Communication from field to office becomes more visual

Years ago, the concept of streaming films, TV or live sporting events in high definition over the internet didn’t seem possible. But through improved connectivity and video compression technology, we can create more visually led communications between mobile workers and the office. Visual sensors between the office and the mobile worker can enable more effective service – enabling remote diagnostic detection or instruction from a manager. For example, an engineer working on a site could use video to remotely consult with someone office to find an appropriate solution, rather than having to leave the site or send another worker out.

Concluding thoughts

Mobile and field-working will continue to be improved by the technology. The best deployment of tech will reduce the burden on staff, rather than adding to the workload. For workers technology will make life easier, requiring less intervention and creating a frictionless process for reporting back to the office. For managers, technology will give increased visibility on how their field workers are performing. There is seemingly no limit to what data can be collected correlated and analysed to help to improve how the organisation is run, making it safer, more profitable and more enjoyable.

GUEST BLOG: 5 ways to ensure a fleet stays safe on the roads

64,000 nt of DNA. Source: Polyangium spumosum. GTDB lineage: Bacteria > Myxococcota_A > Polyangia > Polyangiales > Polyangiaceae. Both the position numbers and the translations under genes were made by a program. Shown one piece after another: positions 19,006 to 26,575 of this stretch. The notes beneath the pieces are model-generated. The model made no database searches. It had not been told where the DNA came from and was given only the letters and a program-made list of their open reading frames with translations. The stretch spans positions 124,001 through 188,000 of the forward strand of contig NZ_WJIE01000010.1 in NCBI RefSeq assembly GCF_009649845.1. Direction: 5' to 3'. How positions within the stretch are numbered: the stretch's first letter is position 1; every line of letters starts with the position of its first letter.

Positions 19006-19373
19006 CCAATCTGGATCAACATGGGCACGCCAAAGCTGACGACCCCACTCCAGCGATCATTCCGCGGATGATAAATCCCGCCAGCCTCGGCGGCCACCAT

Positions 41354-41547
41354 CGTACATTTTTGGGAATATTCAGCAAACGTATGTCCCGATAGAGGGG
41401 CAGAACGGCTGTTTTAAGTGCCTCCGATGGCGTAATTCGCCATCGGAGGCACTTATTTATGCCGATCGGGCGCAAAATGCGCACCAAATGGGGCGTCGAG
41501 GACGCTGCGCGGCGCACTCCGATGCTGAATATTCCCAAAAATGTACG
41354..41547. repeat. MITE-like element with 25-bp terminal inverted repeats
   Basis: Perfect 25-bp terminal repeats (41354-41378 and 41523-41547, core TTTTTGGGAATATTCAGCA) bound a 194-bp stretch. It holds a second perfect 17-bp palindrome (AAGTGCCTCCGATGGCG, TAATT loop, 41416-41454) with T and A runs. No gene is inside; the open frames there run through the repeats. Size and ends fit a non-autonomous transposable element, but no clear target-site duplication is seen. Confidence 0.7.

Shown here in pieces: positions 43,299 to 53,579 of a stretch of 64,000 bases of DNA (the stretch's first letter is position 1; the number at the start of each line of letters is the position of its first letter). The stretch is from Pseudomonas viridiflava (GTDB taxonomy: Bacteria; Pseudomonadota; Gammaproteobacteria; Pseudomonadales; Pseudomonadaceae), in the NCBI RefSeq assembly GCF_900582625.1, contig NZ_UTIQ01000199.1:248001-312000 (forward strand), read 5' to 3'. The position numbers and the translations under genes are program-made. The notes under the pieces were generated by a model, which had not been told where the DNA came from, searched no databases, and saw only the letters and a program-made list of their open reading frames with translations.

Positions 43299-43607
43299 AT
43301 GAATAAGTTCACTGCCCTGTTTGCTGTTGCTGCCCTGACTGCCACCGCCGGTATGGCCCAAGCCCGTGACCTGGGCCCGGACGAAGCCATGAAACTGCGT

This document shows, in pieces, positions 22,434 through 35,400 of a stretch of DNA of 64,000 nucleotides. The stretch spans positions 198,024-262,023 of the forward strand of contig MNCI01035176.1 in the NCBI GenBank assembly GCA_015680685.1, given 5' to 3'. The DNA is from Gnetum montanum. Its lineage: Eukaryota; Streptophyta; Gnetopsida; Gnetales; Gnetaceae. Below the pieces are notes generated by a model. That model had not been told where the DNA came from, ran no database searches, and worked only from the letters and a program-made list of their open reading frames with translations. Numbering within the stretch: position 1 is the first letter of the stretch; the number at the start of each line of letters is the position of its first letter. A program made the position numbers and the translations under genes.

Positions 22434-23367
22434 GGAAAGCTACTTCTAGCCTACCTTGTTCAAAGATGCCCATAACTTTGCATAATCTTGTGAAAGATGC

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By Rebecca, Technician at Dronsfields

If you manage numerous vehicles as a part of your business, you’ll understand the importance of ensuring their functionality and safety – as well as the safety of their drivers!

Here, I’ll explain how to easily keep your fleet safe and running as it should by offering up a few choice tips. By employing these practices, you’ll also keep your costs down and save yourself a lot of hassle.

  1. Make Sure Your Whole Fleet is Regularly Serviced

This sounds a lot more difficult than it actually is. There’s no need to arrange to have every single vehicle checked and tweaked separately – this is very time consuming and can really rack up the costs. 

A better approach is to invest in fleet servicing – something offered by some specialist garages and mechanics which means that all of your vehicles are managed in one group. This only requires one set of paperwork (making life much easier for you!). All units will be checked together, so you won’t have to worry about remembering when each one is due in for a service.

2. Invest in Visibility and Communication Methods

There are systems available that will allow you to track your vehicles’ locations, check for hazards such as roadworks and poor traffic conditions and to see how far each vehicle has to travel for the next job (on the off chance that you can assign it to someone a little closer to reduce wear and tear or fuel consumption).